Creating New Knowledge: My Favorite Moment in College

 My favorite moment in college would have to be the day I submitted my senior thesis. It was early May, just a few days before graduation. I had printed the lengthy Word document, went to campus to get the signatures for my thesis advisor and three readers, and made my way to the UTSA Honors College office to finally submit it. It was the last step. My classes had ended, my finals completed. This thick packet of papers was all I needed to graduate. 

 

My thesis was the culmination of over a year of original research and translation. I majored in history, and I specifically combined my minor in Russian to specialize in the history of the Soviet Union. I enjoyed all of the related classes I took, and simply passing them would have been enough to graduate like most other students. Even as an Honors College student, I was not required to complete a senior thesis. It was strictly optional, a challenge meant to prepare students for graduate school and get them to actively create knowledge, instead of simply absorbing it. This was especially interesting to me as a liberal arts major, since the usual perception of undergraduate research is a STEM student, busy in a lab. 

 Like most other authoritarian regimes, the Soviet Union heavily drew on propaganda to shape their people’s understanding of history, especially when it came to textbooks for schoolchildren. My thesis compared a range of textbooks published from the early years of the Soviet Union through to near its end. I was curious to see how overarching political and societal attitudes in the Soviet Union changed over time by seeing how each author addressed Bloody Sunday, a key event in the history of the Russian Revolution. This was no easy task since it involved identifying, obtaining, and translating Russian-language history textbooks. Even after I had chosen the relevant texts and decided on my interpretation of the textbooks, I had an even more challenging task. It isn’t enough to write a thesis; it has to be capable of defending the merits of its own claims. My three thesis readers were all history professors, and one specifically taught Russian history. I could only include facts I could cite or bring in supporting arguments from other historians. None of this should sound unfamiliar to anyone who’s written a college paper, but the level of scrutiny was high. It was challenging. I had to greatly narrow the focus of my arguments, and even completely rewrote my thesis.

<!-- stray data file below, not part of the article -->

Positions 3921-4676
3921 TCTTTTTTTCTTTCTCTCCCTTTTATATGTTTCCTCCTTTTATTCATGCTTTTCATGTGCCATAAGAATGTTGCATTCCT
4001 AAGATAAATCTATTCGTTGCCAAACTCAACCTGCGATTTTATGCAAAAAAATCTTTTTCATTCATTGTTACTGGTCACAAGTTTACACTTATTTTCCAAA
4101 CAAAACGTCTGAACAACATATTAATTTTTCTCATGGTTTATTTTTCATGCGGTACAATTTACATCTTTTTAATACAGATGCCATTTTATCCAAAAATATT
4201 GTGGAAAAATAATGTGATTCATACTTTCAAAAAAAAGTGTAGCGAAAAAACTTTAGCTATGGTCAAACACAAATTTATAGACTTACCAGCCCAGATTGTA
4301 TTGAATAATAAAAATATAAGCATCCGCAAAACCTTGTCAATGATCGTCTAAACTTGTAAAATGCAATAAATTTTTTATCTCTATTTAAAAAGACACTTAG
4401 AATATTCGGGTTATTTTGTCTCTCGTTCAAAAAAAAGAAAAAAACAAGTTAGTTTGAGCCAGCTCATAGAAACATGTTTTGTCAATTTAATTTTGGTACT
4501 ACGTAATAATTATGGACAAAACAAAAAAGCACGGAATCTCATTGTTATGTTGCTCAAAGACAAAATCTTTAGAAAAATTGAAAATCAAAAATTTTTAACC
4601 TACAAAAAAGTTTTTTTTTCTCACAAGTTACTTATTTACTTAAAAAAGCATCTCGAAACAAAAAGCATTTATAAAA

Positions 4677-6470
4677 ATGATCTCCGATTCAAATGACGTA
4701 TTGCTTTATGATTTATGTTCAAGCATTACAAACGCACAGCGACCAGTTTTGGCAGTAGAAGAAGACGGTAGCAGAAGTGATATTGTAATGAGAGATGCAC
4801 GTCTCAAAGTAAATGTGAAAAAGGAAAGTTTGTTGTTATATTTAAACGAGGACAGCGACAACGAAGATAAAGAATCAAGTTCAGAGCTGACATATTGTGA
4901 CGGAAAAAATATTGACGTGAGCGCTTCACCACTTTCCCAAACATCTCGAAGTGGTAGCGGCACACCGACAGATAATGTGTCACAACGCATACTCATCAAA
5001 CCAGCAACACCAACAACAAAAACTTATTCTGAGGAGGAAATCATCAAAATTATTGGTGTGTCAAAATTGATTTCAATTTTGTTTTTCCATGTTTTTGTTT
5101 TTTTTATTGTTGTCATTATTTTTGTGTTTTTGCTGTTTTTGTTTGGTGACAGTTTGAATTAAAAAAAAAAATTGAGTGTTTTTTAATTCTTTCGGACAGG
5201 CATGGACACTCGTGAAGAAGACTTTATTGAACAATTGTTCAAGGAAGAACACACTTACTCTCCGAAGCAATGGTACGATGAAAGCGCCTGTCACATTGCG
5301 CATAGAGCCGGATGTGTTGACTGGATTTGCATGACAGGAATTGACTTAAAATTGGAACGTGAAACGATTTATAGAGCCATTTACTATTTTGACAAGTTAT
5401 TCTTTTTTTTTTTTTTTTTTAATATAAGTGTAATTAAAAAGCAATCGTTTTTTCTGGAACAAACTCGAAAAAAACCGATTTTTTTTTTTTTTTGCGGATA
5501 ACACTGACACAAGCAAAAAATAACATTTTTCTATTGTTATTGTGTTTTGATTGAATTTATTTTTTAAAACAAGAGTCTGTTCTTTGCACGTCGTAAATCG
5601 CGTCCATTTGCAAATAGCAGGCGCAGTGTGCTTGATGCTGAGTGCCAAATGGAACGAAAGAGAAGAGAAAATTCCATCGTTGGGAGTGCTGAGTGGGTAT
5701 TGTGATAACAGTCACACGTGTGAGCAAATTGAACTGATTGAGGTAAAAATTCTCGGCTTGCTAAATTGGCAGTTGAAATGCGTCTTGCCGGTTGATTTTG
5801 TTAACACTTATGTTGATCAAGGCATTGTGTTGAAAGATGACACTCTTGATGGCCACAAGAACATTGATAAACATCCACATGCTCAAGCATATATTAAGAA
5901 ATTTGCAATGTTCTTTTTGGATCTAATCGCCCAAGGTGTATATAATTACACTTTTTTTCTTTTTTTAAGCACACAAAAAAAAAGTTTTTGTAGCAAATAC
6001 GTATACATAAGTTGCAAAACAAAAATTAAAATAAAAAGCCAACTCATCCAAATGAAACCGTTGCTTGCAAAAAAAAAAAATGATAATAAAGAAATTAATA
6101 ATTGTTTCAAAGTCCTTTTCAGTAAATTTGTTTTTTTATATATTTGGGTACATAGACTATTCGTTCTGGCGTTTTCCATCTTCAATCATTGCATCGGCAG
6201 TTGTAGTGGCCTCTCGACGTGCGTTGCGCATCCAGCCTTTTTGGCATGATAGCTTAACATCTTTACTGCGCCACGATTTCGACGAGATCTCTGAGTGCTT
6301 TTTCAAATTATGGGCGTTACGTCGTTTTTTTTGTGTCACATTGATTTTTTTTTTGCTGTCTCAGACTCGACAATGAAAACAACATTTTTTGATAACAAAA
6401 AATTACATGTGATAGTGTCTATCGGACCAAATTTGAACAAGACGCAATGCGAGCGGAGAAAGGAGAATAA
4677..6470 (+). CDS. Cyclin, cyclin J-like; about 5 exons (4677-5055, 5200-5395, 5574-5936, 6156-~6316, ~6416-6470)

Ultimately, my thesis was much stronger for it. I submitted it confident that I had made claims supported by the evidence, and that my historical analysis was sound. Perhaps my topic may not interest many others, and I’m sure no one will cite my thesis in their work the way I cited historians in my own. Nevertheless, for that year-long period, I was able to create new knowledge that didn’t exist before. Textbook passages that were previously only accessible to those who can read Russian were available to an English-language audience. That meant something to me, and that is why my favorite moment in college was finally submitting my thesis. I hope if you are reading this, and you have the opportunity to create instead of simply consuming, you’ll also choose to create. 



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